It’s no picnic having a massive bank balance
Mo money, mo problems.
New research shows the richer we get, the less happy we become. A study, published this month in the journal Nature Human Behavior, found that once we reach a certain household income — $105,000 in the United States, $95,000 globally — more income “tended to be associated with reduced life satisfaction and a lower level of well-being.”
And it’s not just adults who are impacted by this phenomenon. Children who come from affluent families are more likely to suffer from depression, anxiety and substance abuse than those who come from less affluent families, research shows.
So what exactly is eating at the rich? A lot.
More money, more wants. It may be that once you have enough money to meet basic needs and be able to purchase small conveniences or repay debt, extra money may simply fuel “desires such as pursuing more material gains and social comparisons, which could, ironically, lower well-being,” researchers from Purdue University believe.
Psychologist Elizabeth Lombardo — who studied high-net-worth families for her new book, “From Entitlement to Intention: Raising Purpose-Driven Children” — calls this quest for more and more the “treadmill effect.” “We think external things we buy will bring us happiness, but then we get them and we wonder ‘what’s next?” she explains. “That [next thing] has to be bigger and better” than what we had before and than what other people around us have, she adds.
The problem with this, of course, is that plenty of research shows that most material possessions don’t make us happier — instead, it’s things like experiences and having more time to do things we love — and spend time with people we love — that drive happiness. “The deepest pleasures are derived from interpersonal love, warm relationships, giving, appreciation, and gratitude,” explains Fran Walfish, a Beverly Hills family and relationship psychotherapist and author of “The Self-Aware Parent.”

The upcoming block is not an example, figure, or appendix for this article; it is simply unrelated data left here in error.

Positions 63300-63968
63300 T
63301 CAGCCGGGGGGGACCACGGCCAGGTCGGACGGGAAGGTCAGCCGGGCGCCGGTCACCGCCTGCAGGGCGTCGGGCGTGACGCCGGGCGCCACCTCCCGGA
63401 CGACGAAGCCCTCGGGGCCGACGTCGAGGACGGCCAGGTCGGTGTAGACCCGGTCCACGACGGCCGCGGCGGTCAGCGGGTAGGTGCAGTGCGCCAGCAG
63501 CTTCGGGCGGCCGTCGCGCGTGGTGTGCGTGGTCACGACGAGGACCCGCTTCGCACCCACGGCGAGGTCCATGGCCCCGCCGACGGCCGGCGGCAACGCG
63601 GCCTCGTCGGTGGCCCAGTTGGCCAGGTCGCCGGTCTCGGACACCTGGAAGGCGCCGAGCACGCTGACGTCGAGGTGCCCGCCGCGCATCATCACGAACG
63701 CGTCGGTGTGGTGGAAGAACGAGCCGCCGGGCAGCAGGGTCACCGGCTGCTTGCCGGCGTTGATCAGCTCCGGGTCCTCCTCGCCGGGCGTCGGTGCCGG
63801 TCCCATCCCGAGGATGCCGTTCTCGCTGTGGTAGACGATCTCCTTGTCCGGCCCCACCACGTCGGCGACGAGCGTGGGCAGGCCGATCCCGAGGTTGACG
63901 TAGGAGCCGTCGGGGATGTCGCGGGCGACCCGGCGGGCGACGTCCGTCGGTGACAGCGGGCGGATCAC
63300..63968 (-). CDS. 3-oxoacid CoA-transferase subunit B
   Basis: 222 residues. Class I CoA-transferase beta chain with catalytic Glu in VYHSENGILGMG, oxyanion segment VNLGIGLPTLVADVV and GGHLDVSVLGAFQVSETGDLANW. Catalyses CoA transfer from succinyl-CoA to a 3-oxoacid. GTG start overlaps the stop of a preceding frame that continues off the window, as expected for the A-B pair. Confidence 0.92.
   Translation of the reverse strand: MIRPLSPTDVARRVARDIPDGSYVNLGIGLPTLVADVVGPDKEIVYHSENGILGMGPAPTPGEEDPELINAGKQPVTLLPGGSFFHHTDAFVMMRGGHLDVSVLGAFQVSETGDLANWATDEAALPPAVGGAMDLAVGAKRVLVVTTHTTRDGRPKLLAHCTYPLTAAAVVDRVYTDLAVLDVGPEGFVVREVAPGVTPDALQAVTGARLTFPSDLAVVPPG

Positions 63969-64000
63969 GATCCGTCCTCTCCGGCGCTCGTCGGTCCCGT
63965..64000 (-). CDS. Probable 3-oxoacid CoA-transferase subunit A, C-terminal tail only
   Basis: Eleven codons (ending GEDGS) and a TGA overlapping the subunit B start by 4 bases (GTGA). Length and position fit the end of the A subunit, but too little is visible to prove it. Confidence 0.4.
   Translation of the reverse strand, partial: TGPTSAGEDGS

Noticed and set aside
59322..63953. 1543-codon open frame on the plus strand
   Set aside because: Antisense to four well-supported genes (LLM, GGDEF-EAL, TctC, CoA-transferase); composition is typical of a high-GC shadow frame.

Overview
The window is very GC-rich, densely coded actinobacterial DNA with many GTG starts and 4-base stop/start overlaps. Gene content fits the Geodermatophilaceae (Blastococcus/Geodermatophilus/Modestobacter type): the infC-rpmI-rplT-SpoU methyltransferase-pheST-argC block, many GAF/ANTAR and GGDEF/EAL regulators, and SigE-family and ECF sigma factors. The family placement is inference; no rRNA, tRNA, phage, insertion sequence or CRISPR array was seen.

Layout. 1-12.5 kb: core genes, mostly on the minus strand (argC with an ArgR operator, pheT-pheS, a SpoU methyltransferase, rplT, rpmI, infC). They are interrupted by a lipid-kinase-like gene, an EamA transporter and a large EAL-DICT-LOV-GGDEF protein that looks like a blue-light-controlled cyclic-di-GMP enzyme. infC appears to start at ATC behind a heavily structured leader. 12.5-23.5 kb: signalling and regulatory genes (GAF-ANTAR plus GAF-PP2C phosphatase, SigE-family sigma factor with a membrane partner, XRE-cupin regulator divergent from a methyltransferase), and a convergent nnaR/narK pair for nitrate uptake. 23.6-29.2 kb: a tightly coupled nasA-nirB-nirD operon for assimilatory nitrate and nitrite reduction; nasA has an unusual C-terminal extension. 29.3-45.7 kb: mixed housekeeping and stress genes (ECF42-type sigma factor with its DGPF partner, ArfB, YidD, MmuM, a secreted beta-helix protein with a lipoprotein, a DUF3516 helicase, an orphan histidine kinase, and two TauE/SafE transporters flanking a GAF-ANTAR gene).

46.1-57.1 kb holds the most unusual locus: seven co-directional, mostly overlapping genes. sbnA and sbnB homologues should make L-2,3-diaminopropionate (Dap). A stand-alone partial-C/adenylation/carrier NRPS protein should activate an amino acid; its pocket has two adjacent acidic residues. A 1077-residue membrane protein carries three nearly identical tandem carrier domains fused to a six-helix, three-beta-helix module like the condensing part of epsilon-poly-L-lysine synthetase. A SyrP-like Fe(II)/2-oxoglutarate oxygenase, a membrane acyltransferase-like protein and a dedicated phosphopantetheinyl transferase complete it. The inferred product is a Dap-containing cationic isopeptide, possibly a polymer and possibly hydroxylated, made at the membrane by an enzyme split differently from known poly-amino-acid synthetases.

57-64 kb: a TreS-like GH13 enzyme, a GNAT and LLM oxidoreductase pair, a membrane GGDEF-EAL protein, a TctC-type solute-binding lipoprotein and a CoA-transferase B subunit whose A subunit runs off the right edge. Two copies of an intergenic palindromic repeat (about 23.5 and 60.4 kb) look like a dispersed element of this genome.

More money, more isolation. As we move up the income ladder, we often become more isolated. Indeed, research summarized by the Harvard Business Review concluded that “wealth is isolating … Psychologically, the acquisition of wealth—and more generally, possessions that signal high status—makes us want to distance ourselves from others. This may be due to a feeling of competition and selfishness … It may also be because, quite simply, we don’t need other people to survive the way we did when we were poorer.” Whatever the reasons, the wealthier we get, the less we value social connectedness — and that eats into our overall sense of well-being.
More money, more work. The rich used to be known as the “leisure class.” No longer. An exploration into the topic by The Atlantic noted that “Elite men in the U.S. are the world’s chief workaholics. They work longer hours than poorer men in the U.S. and rich men in other advanced countries. In the last generation, they have reduced their leisure time by more than any other demographic.” And as Moneyish explored, long work hours serve as bragging rights for the richest among us.
The issue here is that while work does provide life satisfaction, working insanely long hours prevents us from doing things proven to make us happy like spend more time with our families. Plus, “usually higher paying jobs and promotions come with more responsibility and stress,” says Crystal Lee, a Los-Angeles-based psychologist.
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